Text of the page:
Life insurance. You’ve probably heard you need it, but what is it? In simple terms, life insurance serves one purpose: to provide financial protection to your loved ones if you die.
Think of life insurance as a financial safety net for your dependents should the unthinkable happen. Your family can use these funds to cover funeral costs, college tuition, mortgage payments and other financial obligations.
There are two main types of life insurance: term life insurance and whole life insurance. Each has unique features—you have to decide which features matter most to you.
What Is Term Life Insurance?
There are a few key features of term life insurance:
- You get to choose the policy length, or “term,” which is usually a 10-, 20-, 30- or 50-year period. Shorter terms are also available in the market.
- Premiums tend to be lower than whole life and remain the same.
- It can be converted to whole life insurance.
- Your life insurance payout amount is guaranteed.
- Your beneficiaries will receive a payout only if you die within your policy’s set period.
It’s important to know that term life insurance has no cash value. Although your payout amount is guaranteed, your beneficiaries will receive that payout only if you die prematurely while the policy is in effect. In other words, your term life policy isn’t worth anything unless you were to die within that 20-, 30- or 50-year period.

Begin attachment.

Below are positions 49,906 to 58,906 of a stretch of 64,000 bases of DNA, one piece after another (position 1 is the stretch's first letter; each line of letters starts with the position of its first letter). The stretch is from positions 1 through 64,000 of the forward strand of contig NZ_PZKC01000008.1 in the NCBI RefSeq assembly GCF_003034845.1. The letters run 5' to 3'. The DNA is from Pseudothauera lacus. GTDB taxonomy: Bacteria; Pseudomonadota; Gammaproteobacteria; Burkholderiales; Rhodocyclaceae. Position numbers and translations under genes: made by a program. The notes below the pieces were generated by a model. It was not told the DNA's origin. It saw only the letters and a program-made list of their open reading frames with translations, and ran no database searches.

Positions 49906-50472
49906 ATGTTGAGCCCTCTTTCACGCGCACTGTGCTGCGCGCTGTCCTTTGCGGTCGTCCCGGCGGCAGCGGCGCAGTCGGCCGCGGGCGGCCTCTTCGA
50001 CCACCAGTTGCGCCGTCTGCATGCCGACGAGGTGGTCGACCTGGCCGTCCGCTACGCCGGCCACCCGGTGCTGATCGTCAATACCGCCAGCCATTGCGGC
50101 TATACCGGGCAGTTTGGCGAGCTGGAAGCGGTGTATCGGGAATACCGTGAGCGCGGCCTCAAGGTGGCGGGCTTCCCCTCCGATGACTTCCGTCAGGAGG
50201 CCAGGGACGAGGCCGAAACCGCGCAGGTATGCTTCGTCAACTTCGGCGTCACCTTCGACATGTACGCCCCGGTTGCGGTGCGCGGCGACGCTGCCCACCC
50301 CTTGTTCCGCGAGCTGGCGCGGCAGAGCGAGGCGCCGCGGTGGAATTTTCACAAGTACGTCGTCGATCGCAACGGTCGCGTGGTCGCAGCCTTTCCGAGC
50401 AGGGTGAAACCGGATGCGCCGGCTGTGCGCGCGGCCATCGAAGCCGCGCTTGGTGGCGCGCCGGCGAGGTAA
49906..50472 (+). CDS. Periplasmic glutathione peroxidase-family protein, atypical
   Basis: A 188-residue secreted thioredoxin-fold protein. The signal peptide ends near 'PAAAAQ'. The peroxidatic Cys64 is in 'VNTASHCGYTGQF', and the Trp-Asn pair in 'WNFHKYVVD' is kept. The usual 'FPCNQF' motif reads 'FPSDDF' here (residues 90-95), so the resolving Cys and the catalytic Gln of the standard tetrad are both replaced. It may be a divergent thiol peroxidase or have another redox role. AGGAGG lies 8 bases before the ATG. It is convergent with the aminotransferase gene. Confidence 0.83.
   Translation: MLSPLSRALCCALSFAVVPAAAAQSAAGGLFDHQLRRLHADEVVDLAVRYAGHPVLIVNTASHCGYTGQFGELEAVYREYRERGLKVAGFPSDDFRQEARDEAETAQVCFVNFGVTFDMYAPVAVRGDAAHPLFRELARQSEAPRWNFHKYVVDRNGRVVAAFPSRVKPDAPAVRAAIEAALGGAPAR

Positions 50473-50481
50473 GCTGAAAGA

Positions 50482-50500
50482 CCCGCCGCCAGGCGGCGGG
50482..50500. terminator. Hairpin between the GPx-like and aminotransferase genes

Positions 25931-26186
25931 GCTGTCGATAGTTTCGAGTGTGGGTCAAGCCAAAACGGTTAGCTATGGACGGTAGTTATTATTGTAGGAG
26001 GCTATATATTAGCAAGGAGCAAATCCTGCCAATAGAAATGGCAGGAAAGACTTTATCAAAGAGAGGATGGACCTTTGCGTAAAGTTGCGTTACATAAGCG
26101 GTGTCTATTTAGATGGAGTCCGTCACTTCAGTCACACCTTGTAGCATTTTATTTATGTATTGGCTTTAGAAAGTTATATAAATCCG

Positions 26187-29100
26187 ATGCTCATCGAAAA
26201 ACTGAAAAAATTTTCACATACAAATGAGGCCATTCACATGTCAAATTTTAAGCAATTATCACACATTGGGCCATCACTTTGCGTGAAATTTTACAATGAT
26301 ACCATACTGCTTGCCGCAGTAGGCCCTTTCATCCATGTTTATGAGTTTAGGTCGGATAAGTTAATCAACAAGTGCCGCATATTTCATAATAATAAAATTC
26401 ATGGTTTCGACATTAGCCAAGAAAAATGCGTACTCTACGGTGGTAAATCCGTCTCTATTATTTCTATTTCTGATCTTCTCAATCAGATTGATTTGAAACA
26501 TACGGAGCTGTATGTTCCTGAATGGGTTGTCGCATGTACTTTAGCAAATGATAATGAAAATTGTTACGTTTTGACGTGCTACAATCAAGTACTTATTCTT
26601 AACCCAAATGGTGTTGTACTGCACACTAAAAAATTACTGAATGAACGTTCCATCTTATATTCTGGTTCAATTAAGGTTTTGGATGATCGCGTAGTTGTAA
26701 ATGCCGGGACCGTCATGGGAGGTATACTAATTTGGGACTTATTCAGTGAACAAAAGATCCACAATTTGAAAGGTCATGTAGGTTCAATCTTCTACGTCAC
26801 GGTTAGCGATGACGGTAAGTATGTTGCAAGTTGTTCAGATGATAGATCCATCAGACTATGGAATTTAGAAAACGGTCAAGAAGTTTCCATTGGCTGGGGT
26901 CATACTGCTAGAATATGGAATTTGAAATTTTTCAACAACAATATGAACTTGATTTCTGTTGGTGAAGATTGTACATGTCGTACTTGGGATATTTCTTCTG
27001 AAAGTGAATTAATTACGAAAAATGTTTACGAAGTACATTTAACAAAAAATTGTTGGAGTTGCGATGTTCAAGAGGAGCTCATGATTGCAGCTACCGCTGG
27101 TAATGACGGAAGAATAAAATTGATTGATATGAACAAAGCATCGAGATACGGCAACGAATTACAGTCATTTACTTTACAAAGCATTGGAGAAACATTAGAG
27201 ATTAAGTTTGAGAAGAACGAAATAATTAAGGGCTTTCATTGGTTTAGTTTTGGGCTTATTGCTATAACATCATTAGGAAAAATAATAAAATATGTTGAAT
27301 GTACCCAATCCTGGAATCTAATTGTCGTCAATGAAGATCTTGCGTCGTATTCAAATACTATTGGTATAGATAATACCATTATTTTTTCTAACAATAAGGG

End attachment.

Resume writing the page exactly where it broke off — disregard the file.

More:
What Is Whole Life Insurance?
Whole life insurance is a form of permanent insurance. There are several noteworthy features of whole life insurance:
- You get lifelong coverage, so long as premiums are paid.
- Premiums are higher but generally remain the same.
- Your life insurance payout amount is guaranteed.
Another significant feature of whole life insurance is that your policy accumulates cash value over time like a savings account. You can withdraw that money, borrow against it or end your policy and cash in on coverage. Some whole life insurance policies may even be eligible for dividends.
Although whole life insurance is designed to build cash value, it’s not a financial investment in the same ways as stock shares or mutual funds. It exists to provide protection and peace of mind for your loved ones if you’re not around to take care of them.
Comparing Term Life & Whole Life Insurance
So, how can you determine which is a better fit? If you’re trying to choose between term or whole life insurance, there are a few things to consider. On the one hand, term life insurance might be a better choice if you:
- Are young and healthy.
- Want temporary coverage to replace your income over a set number of years, say if you have young children or are paying off your home.
- Want to eventually convert your term life policy into a whole life policy; you just can’t afford the higher premium right now.
If you’re shopping for term life insurance, consider selecting a term that aligns with the years you’ll be paying the bills, like your 20-year mortgage. Coverage is there to protect your family should you die prematurely, so purchase an amount they would need if you were no longer able to provide for them.